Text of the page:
The Tánaiste has said it is “inevitable” that monkeypox will be detected in the Republic.
Leo Varadkar was speaking after health officials in Northern Ireland confirmed on Thursday that a case of monkeypox has been identified in the region.
The Tánaiste said: “We’re not aware of any cases in the Republic of Ireland as of yet but it’s almost inevitable – in fact, it is inevitable – that there will be cases in the Republic of Ireland.”
He said the HSE has set up a group to monitor the situation.
Mr Varadkar added: “We don’t anticipate that this is going to be a public health emergency, like Covid, for example.”
The case of monkeypox in the North is the first case confirmed on the island.
“There are a number of outbreaks now around the world,” Mr Varadkar said.
“The HSE is monitoring the situation very closely and making sure that healthcare professionals are informed as to what the symptoms are. So if people do have monkeypox, then it can be identified quickly.”
The Public Health Agency in Northern Ireland confirmed the case there on Thursday.
Dr Gillian Armstrong, head of health protection at the PHA, said: “Following the detection of cases of monkeypox in England the PHA has been in regular contact with UKHSA regarding the situation and we established a local multidisciplinary incident management team to ensure that we are fully prepared for any potential risk to the population of Northern Ireland.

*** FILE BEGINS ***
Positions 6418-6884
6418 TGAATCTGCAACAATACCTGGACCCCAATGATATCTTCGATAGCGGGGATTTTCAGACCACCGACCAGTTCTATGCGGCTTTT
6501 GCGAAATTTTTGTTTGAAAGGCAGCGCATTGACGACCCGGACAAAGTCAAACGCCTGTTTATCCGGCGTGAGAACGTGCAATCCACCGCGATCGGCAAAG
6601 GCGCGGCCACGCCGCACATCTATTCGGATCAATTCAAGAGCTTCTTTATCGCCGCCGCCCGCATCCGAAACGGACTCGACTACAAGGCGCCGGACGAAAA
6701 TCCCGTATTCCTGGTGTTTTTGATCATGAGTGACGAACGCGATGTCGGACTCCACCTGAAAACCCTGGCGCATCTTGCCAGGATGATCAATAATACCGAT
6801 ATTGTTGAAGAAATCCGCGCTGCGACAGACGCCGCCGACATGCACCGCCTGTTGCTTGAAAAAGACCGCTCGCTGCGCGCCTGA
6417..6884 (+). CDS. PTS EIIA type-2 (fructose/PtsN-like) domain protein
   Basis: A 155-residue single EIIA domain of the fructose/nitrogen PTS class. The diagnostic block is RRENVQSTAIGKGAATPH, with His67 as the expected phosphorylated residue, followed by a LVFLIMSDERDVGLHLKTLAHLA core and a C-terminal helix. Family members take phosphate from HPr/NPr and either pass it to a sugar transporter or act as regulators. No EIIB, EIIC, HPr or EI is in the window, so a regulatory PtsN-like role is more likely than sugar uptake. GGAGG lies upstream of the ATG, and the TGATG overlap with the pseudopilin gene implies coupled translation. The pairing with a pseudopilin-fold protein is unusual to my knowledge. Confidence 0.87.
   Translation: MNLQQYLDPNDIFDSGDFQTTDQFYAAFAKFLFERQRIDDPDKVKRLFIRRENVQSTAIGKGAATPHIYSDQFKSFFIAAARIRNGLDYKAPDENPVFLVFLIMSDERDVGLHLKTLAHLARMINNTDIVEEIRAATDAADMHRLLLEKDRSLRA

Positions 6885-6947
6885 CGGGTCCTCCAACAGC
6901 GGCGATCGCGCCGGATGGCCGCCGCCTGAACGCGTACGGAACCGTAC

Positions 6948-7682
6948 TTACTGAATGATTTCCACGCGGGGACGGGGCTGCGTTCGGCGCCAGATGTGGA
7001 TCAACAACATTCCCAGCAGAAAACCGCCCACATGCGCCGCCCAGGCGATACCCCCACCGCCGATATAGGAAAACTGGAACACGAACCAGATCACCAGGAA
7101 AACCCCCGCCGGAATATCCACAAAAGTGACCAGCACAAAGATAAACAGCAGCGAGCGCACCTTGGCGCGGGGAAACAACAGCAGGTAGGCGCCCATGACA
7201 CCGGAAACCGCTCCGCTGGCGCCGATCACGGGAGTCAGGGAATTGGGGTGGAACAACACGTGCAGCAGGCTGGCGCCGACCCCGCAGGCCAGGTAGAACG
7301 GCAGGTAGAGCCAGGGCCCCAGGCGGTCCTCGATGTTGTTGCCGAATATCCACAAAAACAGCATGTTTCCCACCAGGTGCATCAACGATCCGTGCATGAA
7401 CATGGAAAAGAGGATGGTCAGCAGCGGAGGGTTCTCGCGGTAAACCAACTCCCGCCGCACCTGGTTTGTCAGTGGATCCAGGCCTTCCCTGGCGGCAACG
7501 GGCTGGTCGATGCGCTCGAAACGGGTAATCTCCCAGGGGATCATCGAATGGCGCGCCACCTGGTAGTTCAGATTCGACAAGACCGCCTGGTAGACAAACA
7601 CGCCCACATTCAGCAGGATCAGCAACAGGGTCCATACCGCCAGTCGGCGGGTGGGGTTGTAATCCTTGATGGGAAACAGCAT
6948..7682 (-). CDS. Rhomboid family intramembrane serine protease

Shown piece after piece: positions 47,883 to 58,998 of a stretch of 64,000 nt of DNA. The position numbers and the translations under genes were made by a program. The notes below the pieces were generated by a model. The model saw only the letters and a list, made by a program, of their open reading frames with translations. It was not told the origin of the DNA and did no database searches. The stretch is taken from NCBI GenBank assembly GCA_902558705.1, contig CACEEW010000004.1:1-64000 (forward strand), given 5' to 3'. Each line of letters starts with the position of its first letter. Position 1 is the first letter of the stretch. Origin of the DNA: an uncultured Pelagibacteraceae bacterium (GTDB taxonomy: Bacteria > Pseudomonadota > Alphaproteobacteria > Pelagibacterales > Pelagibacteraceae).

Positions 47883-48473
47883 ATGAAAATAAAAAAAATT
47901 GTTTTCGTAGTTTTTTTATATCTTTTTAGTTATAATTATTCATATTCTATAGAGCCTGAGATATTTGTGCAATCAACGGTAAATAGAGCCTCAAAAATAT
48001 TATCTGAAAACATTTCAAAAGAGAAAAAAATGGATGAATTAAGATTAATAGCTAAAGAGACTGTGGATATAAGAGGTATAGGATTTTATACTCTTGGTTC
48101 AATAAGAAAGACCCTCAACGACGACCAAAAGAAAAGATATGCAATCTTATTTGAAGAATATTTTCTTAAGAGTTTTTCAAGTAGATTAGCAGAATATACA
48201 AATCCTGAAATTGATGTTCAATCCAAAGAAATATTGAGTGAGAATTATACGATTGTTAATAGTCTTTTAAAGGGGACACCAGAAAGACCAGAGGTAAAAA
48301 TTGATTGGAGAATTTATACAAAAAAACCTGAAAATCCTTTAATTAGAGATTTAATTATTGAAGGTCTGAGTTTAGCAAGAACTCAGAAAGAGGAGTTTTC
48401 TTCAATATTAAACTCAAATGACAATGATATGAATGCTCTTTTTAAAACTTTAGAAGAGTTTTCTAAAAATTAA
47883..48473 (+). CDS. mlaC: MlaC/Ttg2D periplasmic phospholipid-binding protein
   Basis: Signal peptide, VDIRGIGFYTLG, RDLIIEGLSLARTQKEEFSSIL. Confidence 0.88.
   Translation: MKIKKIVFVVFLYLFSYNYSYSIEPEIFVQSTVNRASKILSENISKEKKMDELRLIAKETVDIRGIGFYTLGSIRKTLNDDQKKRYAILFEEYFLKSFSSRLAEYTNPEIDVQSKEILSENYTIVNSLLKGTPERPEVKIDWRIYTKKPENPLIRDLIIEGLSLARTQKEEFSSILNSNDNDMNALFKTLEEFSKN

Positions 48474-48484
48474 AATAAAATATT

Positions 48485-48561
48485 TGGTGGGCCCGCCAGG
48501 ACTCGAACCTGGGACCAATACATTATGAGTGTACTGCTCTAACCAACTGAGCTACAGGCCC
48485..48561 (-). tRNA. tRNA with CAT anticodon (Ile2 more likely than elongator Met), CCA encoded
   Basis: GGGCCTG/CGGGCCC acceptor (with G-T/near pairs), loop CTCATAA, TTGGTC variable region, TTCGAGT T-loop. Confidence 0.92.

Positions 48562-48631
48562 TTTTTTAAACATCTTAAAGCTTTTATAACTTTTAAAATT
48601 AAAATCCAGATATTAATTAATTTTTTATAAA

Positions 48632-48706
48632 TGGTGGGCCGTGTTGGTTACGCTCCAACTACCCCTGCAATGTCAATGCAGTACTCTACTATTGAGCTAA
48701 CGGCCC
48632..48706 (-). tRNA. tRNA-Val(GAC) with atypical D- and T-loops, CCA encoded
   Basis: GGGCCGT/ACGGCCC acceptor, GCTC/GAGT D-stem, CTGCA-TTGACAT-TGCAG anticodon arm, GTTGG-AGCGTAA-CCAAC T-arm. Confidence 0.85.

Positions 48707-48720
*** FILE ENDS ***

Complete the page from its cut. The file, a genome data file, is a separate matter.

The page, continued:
“The PHA has been working closely with trusts and GPs to raise awareness of the disease, and set up testing arrangements and clinical pathways.
“Cases of monkeypox are rare as the virus does not spread easily between people; therefore the risk to the Northern Ireland population is considered low.
“Appropriate public health actions are being taken and the PHA is working with UKHSA to investigate any potential links with UK cases and we will contact any potential close contacts to provide health information and advice.”